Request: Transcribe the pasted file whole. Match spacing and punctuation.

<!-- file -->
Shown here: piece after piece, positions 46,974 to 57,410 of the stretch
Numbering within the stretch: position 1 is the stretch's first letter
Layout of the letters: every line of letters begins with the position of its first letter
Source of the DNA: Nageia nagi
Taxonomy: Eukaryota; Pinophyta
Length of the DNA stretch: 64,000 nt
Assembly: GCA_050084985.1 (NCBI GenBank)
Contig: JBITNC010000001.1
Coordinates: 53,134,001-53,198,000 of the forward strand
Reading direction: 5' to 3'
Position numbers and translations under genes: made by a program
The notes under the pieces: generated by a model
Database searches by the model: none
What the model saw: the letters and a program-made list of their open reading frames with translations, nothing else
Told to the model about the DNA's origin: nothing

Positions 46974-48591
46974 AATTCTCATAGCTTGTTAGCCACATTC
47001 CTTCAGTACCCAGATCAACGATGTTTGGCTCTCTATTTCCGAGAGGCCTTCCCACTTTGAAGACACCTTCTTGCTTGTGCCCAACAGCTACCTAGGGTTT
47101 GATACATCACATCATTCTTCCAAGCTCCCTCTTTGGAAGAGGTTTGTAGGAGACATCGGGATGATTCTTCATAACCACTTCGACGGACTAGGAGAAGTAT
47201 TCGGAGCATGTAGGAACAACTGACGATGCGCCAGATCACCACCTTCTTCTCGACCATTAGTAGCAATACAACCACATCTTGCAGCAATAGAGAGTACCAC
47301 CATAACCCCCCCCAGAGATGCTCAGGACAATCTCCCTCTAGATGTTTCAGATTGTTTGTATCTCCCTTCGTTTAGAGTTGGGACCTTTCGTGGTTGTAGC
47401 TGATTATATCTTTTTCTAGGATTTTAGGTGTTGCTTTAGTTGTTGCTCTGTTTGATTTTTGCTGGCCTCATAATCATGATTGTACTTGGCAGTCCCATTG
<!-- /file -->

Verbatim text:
Shown here: piece after piece, positions 46,974 to 57,410 of the stretch
Numbering within the stretch: position 1 is the stretch's first letter
Layout of the letters: every line of letters begins with the position of its first letter
Source of the DNA: Nageia nagi
Taxonomy: Eukaryota; Pinophyta
Length of the DNA stretch: 64,000 nt
Assembly: GCA_050084985.1 (NCBI GenBank)
Contig: JBITNC010000001.1
Coordinates: 53,134,001-53,198,000 of the forward strand
Reading direction: 5' to 3'
Position numbers and translations under genes: made by a program
The notes under the pieces: generated by a model
Database searches by the model: none
What the model saw: the letters and a program-made list of their open reading frames with translations, nothing else
Told to the model about the DNA's origin: nothing

Positions 46974-48591
46974 AATTCTCATAGCTTGTTAGCCACATTC
47001 CTTCAGTACCCAGATCAACGATGTTTGGCTCTCTATTTCCGAGAGGCCTTCCCACTTTGAAGACACCTTCTTGCTTGTGCCCAACAGCTACCTAGGGTTT
47101 GATACATCACATCATTCTTCCAAGCTCCCTCTTTGGAAGAGGTTTGTAGGAGACATCGGGATGATTCTTCATAACCACTTCGACGGACTAGGAGAAGTAT
47201 TCGGAGCATGTAGGAACAACTGACGATGCGCCAGATCACCACCTTCTTCTCGACCATTAGTAGCAATACAACCACATCTTGCAGCAATAGAGAGTACCAC
47301 CATAACCCCCCCCAGAGATGCTCAGGACAATCTCCCTCTAGATGTTTCAGATTGTTTGTATCTCCCTTCGTTTAGAGTTGGGACCTTTCGTGGTTGTAGC
47401 TGATTATATCTTTTTCTAGGATTTTAGGTGTTGCTTTAGTTGTTGCTCTGTTTGATTTTTGCTGGCCTCATAATCATGATTGTACTTGGCAGTCCCATTG